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3 Faces of Spreadsheet Validation

Excel spreadsheets are an indispensable part of a validation professional’s repertoire, and it is essential that they be validated like any other piece of equipment. On June 24 at IVT’s Statistics in Validation Conference, Raul Soto, M.Sc. gave a talk entitled “MS Excel’s Statistical Capabilities,” and he made the comparison that Batman’s tool belt is to crime-fighting as Excel is to validation. With Mr. Soto’s presentation and ambitious analogy in mind, your editors were inspired to go over the 3 Faces of Spreadsheet Validation.

1. Security

First, lock all cells that are not input cells. This ensures formulae, column headers, data order, etc. do not become corrupted. It’s so easy to have a stray keystroke render a spreadsheet unusable, and it is conversely as difficult to trace accidental keystrokes to repair the mistake. Don’t let it happen—lock your cells.

This may seem to go without saying, but well-meaning tinkering has compromised too many spreadsheets. Prevent this by making all spreadsheets read-only and password protected. Another good idea is to record all cell formulae separately so that they can be checked manually and are available if they become corrupt.

Don’t allow users to add or remove worksheets. At best they are introducing extraneous and confusing data. At worst they are corrupting the functioning of your spreadsheet.

2. Maintenance

Above all else: Make sure validation documentation is clear. Too many spreadsheets become un-validatable because the trail of documented changes is untraceable. Spreadsheet validation procedures should always include outlines of how the spreadsheet is to be validated, what documents need to be produced, and the roles and responsibilities of all who will touch the spreadsheet. Another essential document, the change control procedure may be a separate procedure document or part of the main spreadsheets validation procedure.

Documenting all changes made to a spreadsheet is of, course, a rudimentary part of change control; however, keep track of each iteration with separate version numbers. This ensures that each version is easily referenced and tracked in future documentation and correspondence. In the same vein, never delete older spreadsheet versions. They will be useful when tracking changes, mistakes, etc. and will be essential when showing changes to regulatory authorities.

To make sure no corruptions have crept into your spreadsheets, always revalidate them. This includes things as simple as checking cell formulae against the saved-separately originals and manually verifying them in a full, new validation process.

Last, maintain an inventory of validated spreadsheets. You should know which validated spreadsheets are being used, where they are being used, and for what. Your inventory document should contain:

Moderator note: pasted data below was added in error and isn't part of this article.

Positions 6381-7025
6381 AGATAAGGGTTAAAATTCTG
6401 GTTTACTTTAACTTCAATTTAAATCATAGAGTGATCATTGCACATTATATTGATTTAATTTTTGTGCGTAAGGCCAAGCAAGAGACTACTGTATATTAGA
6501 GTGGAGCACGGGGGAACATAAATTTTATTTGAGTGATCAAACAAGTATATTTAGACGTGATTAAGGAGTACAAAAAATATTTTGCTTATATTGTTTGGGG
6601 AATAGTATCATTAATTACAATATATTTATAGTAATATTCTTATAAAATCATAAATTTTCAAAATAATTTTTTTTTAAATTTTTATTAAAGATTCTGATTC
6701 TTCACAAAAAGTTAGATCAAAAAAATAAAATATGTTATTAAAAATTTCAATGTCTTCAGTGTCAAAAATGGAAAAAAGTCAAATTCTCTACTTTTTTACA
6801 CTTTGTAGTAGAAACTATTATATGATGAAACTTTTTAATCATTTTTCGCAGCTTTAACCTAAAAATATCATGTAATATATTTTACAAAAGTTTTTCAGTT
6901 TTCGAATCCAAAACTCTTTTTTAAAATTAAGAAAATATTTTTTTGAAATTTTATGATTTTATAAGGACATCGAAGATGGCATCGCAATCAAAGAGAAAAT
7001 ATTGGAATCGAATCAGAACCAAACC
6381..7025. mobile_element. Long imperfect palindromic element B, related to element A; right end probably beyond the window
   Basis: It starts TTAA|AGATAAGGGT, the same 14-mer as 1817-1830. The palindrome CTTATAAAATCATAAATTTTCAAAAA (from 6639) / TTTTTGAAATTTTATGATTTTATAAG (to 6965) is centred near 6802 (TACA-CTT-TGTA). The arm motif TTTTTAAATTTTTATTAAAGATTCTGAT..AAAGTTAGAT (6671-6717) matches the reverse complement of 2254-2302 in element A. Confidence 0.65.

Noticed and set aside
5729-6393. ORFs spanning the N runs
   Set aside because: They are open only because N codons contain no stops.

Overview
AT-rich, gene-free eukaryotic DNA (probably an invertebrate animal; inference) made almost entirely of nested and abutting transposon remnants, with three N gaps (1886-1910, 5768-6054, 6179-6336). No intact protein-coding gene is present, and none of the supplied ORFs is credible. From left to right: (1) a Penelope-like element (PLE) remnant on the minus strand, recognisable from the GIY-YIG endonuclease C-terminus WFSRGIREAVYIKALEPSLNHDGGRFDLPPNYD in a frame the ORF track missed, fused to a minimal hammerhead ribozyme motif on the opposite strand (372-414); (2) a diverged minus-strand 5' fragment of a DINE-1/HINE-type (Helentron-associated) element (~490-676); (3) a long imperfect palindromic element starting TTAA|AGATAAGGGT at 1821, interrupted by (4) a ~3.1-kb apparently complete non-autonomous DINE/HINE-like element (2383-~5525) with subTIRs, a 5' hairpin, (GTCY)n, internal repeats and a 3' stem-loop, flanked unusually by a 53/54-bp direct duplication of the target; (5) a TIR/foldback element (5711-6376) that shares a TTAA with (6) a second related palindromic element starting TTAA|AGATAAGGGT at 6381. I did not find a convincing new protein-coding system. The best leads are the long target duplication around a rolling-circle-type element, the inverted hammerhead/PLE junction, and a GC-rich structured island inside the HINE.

• Spreadsheet name and number
  • Current version
  • Area(s) where used
  • Owner
  • Location

3.Testing

Testing is an on-going process in spreadsheet validation, and Excel has many tools built in to ensure your spreadsheets and data are validated—use them. For instance, make use of Excel’s data validation tool to automatically reject data that are outside valid ranges. This will easily alert you of any anomalies. When testing a spreadsheet, it is essential both negative tests and positive test are run for thorough validation.

Positive Testing

Positive testing ensures all formula produce correct results for various input data sets. Use at least two sets, one that is known to produce a pass decision and one that is know to induce a fail decision. Also include borderline data sets to ensure your formulae’s precision. Last verify your spreadsheet’s results against manual calculations.

Negative Testing

Negative testing uses incorrect inputs known to give bad answers. This ensures the spreadsheet is a robust, active document that is able to accommodate incorrect inputs without crashing, producing false outputs, or even bypassing security altogether!

Examples of negative testing include:

  • Leaving an input field blank to ensure input fields cannot be left blank.
  • Entering alphabetic or special characters onto a numeric field
  • Entering a decimal onto an integer field
  • Entering negative numbers into a positive numbers field
  • Entering nonsense
  • Entering more characters into a field than are allowed
  • Entering a date outside the upper and lower bounds for dates

Deliverables for spreadsheet validation can, and should, be adapted to a project’s circumstances, but typical deliverables include:

  • A validation plan
  • Requirements Specifications
  • Design Specifications
  • A Traceability matrix
  • Testing
  • A validation report
  • Procedures and governance

In closing, validation of an Excel spreadsheet should be treated no differently than any other system, but special care must be taken for spreadsheets and their peculiarities.


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